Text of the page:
Become our sponsor and display your banner here
Results 1 to 5 of 5

Lt Henry Clay pioneer WW1 Aviator DSC, DFC 43rd Sq RFC, 148th and 41st Squadron

Article about: I had previously posted Lt. Clay's wing badge on another thread, so I felt it was time for the rest of the story. Lt. Henry Clay is one of those early pioneer Aviators that trained and flew

  1. #1

    Default Lt Henry Clay pioneer WW1 Aviator DSC, DFC 43rd Sq RFC, 148th and 41st Squadron

    I had previously posted Lt. Clay's wing badge on another thread, so I felt it was time for the rest of the story. Lt. Henry Clay is one of those early pioneer Aviators that trained and flew with the British and then on to the American Air Service. He initially flew with the 43rd Squadron RFC and when the US entered the war he come over to the 148th Aero Squadron and eventually took command of the 43rd Aero Squadron. He was given credit for 8 1/2 kills. He died of flu complications shortly after taking command of the 48th in 1919. Attached are pictures of his uniform and a number of pictures of him during the war, a couple documents confirming his kills, a letter to his sister etc. Unfortunately the awards are replacements provided to the family after his death. His DSC would have been numbered #6293 and of course his DFC would have not been named or numbered.
    Click to enlarge the picture Click to enlarge the picture Click image for larger version. 

Name:	Clay 1.jpg 
Views:	222 
Size:	49.9 KB 
ID:	69470   Click image for larger version.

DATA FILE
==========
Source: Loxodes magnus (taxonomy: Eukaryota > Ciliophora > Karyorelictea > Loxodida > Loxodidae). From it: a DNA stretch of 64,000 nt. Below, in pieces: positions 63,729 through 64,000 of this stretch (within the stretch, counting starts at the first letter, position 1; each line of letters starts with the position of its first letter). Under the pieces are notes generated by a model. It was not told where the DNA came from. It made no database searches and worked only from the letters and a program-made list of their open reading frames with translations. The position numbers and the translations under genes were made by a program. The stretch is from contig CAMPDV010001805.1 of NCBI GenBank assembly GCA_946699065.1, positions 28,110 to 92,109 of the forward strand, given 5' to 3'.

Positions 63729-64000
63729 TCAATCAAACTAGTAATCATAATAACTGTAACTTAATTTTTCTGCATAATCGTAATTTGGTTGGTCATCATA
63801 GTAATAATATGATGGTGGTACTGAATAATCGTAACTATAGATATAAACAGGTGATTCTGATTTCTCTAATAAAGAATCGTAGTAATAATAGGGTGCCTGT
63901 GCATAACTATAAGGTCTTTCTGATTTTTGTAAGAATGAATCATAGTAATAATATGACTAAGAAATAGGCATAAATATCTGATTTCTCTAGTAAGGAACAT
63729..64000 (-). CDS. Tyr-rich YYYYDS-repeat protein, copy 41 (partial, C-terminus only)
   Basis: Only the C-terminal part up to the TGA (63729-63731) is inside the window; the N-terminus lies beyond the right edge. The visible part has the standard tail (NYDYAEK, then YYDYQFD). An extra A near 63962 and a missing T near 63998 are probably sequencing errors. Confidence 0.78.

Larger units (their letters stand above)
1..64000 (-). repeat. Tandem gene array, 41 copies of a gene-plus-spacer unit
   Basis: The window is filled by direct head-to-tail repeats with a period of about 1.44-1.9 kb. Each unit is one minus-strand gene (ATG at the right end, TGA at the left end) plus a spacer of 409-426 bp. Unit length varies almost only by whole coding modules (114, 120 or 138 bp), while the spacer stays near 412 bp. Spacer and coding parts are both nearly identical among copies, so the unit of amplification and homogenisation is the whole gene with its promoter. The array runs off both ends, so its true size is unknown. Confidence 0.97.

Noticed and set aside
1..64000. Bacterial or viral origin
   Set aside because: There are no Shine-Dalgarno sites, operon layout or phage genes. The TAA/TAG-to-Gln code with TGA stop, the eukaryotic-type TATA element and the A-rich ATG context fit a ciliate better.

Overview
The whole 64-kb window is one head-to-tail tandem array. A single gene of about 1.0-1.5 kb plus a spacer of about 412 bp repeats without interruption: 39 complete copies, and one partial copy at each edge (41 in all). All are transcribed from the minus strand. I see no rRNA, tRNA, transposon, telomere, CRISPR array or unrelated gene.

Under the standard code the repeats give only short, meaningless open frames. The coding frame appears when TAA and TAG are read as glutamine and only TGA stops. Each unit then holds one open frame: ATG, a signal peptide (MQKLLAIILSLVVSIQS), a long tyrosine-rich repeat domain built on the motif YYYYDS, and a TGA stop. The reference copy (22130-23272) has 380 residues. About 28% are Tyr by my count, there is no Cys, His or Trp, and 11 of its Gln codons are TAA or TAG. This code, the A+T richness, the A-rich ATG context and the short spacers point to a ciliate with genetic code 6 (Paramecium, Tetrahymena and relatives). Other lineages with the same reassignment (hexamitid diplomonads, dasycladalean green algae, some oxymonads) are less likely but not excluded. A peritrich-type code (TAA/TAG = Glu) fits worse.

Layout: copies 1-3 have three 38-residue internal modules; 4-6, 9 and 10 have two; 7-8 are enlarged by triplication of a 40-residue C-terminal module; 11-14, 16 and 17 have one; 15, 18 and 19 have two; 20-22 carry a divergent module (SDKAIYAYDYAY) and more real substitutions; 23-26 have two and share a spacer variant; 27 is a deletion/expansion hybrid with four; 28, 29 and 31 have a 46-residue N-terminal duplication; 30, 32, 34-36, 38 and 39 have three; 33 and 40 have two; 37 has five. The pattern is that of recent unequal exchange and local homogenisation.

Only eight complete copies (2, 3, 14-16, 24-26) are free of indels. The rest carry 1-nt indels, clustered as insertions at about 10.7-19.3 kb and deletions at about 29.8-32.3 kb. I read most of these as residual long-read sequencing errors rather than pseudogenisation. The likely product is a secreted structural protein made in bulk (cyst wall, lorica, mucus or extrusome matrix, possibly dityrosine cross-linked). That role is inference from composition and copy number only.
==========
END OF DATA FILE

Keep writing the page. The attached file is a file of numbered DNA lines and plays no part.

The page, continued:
Name:	Clay 2.jpg 
Views:	224 
Size:	64.0 KB 
ID:	69471  

    Click image for larger version. 

Name:	Clay 3.jpg 
Views:	232 
Size:	96.0 KB 
ID:	69472   Click image for larger version. 

Name:	Clay 4.jpg 
Views:	681 
Size:	54.9 KB 
ID:	69473  

    Click image for larger version. 

Name:	Clay 5.jpg 
Views:	191 
Size:	94.2 KB 
ID:	69474   Click image for larger version. 

Name:	Clay 6.jpg 
Views:	1413 
Size:	96.0 KB 
ID:	69475  

    Click image for larger version. 

Name:	Clay 9.jpg 
Views:	191 
Size:	85.6 KB 
ID:	69478   Click image for larger version. 

Name:	Clay 10.jpg 
Views:	172 
Size:	40.3 KB 
ID:	69479  

    Click image for larger version. 

Name:	Clay 11.jpg 
Views:	169 
Size:	42.9 KB 
ID:	69482   Click image for larger version. 

Name:	Clay 12.jpg 
Views:	168 
Size:	68.7 KB 
ID:	69483  

    Click image for larger version. 

Name:	Clay 13.jpg 
Views:	211 
Size:	64.9 KB 
ID:	69484   Click image for larger version. 

Name:	Clay 14.jpg 
Views:	156 
Size:	65.0 KB 
ID:	69485  

    Click image for larger version. 

Name:	Clay 15.jpg 
Views:	174 
Size:	97.5 KB 
ID:	69486   Click image for larger version. 

Name:	Clay 16.jpg 
Views:	145 
Size:	75.3 KB 
ID:	69487  

    Click image for larger version. 

Name:	Clay 17.jpg 
Views:	155 
Size:	84.5 KB 
ID:	69488   Click image for larger version. 

Name:	Clay 18.jpg 
Views:	163 
Size:	72.4 KB 
ID:	69489  

    Last edited by Steven M; 12-14-2009 at 01:59 AM.

  2. #2